Uzbekistan

When Personal Politics Distorts Jewish History

03/23/2010
Staff Writer

When the Israeli historian Shlomo Sand released his book “The Invention of the Jewish People” in America a few months ago, journalists here wondered if it would attract the same attention it did abroad. It was a bestseller in Israel upon its initial release in 2008, and later won the French journalists’ highest honor, the Aujourd’hui Award. So far, however, the book has made little impact here.

Keeping The Faith On The Great Plains

04/29/2005
Managing Editor

Fargo, N.D. — The pioneer Jews who homesteaded on the flat, wind-whipped high plains at the turn of the last century came from foreign lands, beat back bone-rattling prairie winters and eked out a community in hardscrabble farming colonies near here.

They would have recognized a kindred spirit in Biana Shilshtut.A pioneer in her own right, Shilshtut came to North Dakota State University two years ago from half a world away in Tashkent, Uzbekistan, the capital city in the foothills of the mountains of Central Asia.

Keeping The Faith On The Great Plains

04/29/2005
Managing Editor

Fargo, N.D. — The pioneer Jews who homesteaded on the flat, wind-whipped high plains at the turn of the last century came from foreign lands, beat back bone-rattling prairie winters and eked out a community in hardscrabble farming colonies near here.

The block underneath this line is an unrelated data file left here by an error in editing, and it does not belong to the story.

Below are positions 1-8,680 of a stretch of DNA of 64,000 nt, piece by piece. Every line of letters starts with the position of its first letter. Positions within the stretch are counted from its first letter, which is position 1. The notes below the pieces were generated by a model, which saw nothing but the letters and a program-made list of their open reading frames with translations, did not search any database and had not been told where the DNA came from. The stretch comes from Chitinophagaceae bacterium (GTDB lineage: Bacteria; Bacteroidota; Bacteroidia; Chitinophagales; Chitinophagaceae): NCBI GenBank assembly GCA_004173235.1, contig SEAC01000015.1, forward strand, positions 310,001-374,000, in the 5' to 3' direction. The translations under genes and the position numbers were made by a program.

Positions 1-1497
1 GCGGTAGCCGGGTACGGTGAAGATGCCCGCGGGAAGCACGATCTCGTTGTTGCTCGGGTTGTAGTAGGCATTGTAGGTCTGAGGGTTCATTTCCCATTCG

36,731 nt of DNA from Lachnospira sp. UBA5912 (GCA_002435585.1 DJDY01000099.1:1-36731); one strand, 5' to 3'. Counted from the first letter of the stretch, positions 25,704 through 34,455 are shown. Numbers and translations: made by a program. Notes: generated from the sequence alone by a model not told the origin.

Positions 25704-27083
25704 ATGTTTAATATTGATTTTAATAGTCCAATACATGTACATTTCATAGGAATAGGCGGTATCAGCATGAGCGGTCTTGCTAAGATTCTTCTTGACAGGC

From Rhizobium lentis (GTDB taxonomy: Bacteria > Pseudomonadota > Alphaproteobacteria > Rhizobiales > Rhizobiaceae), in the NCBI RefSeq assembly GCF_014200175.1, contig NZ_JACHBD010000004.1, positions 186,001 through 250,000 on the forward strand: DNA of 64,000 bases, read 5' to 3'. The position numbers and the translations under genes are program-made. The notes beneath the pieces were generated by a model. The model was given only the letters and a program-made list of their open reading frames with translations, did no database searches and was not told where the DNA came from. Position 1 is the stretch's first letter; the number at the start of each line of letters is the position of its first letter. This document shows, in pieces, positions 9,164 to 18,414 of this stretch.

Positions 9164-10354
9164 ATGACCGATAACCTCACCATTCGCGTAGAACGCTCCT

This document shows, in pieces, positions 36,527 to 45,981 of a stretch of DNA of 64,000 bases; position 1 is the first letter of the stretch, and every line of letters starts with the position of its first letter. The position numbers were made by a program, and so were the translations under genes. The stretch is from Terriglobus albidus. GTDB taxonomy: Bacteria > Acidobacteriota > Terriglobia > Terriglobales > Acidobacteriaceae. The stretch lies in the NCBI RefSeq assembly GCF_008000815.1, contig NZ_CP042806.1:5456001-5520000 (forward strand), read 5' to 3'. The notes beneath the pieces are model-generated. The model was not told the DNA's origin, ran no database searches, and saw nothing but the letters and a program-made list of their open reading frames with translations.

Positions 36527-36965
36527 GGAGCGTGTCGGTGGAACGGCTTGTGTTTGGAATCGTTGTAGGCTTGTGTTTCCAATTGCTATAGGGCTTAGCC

They would have recognized a kindred spirit in Biana Shilshtut.

A pioneer in her own right, Shilshtut came to North Dakota State University two years ago from half a world away in Tashkent, Uzbekistan, the capital city in the foothills of the mountains of Central Asia.

For Leviev, All That Glitters Isn’t Gold

02/22/2008
Special to The Jewish Week

 

Perhaps he should have stayed behind the scenes.

Ever since billionaire diamond and real estate magnate Lev Leviev began to raise his profile and personalize his brand with the opening of deluxe diamond shops in London in 2006 and here in 2007, the 51-year-old Uzbekistan-born tycoon has run into a sustained string of bad news and adverse publicity. Even a hagiographic profile in The New York Times Magazine last September — in which he revealed a secret desire to become prime minister of Israel within 10 years — seems not to have helped.

36 Under 36 2009: Biana Shilshtut, 26

Staff Writer
04/24/2009

 Biana Shilshtut hasn’t had any time to plug in the television in her new apartment. And she moved in last April.

Uzbeki Leader Talks Tough On Terror

03/01/2002
Staff Writer
Uzbekistan President Islam Karimov praised Jews, Israel, New York and President George W. Bush last week during a comprehensive and tough speech on world terrorism as he accepted an award for “international leadership” from a Brooklyn yeshiva.

Moving Beyond Absorption In Brighton Beach

07/09/1999
Staff Writer
The city's Planning Department revealed last week that more and more former Soviet Jews are immigrating to the city not as refugees but for family reunification and on lottery visas, a fact that has been observed on the streets of Brighton Beach, Brooklyn. As a result of these changes, Kenneth Gabel, executive director of the Shorefront Y in Brighton Beach, said his board has established a master policy committee to study demographic, service and market trends in south Brooklyn.

Ringing In The Millennium

02/11/2000
Staff Writer
After 10 years of helping volunteers who made calls during UJA-Federation's annual Super Sunday event, Avery Goro, 15, of Oceanside, L.I., took to the phones himself last Sunday. "I made about 50 calls and raised about $2,000," he said with obvious pride. "In one call, I got a $500 pledge. I was surprised and said, 'Thank you very much.'"
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